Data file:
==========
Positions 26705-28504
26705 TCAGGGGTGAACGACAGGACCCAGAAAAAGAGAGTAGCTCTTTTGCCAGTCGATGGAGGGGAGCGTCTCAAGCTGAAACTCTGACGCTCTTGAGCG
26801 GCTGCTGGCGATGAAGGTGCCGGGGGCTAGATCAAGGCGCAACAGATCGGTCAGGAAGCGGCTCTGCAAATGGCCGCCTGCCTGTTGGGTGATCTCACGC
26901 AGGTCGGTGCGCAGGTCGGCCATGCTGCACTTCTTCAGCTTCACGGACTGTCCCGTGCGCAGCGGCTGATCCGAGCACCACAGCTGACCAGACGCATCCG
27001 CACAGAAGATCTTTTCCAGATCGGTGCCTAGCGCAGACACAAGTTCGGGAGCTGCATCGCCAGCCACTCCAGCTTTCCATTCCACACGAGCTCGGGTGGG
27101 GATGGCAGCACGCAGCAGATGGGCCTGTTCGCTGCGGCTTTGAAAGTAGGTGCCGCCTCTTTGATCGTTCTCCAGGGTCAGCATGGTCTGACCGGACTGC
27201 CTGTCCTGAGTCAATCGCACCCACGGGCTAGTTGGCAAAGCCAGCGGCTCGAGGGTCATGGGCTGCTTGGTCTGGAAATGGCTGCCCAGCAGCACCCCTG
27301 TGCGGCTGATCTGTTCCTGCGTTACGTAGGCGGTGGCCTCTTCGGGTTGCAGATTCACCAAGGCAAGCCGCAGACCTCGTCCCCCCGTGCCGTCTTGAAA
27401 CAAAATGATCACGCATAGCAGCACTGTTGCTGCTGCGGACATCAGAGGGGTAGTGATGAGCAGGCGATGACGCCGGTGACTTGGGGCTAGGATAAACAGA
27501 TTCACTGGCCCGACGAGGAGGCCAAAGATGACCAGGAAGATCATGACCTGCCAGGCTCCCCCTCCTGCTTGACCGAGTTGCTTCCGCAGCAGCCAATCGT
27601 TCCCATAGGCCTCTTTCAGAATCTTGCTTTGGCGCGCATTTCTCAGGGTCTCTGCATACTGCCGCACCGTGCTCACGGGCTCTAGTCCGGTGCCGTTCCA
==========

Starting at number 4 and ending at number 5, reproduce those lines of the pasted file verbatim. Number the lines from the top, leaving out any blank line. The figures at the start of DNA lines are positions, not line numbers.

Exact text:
26901 AGGTCGGTGCGCAGGTCGGCCATGCTGCACTTCTTCAGCTTCACGGACTGTCCCGTGCGCAGCGGCTGATCCGAGCACCACAGCTGACCAGACGCATCCG
27001 CACAGAAGATCTTTTCCAGATCGGTGCCTAGCGCAGACACAAGTTCGGGAGCTGCATCGCCAGCCACTCCAGCTTTCCATTCCACACGAGCTCGGGTGGG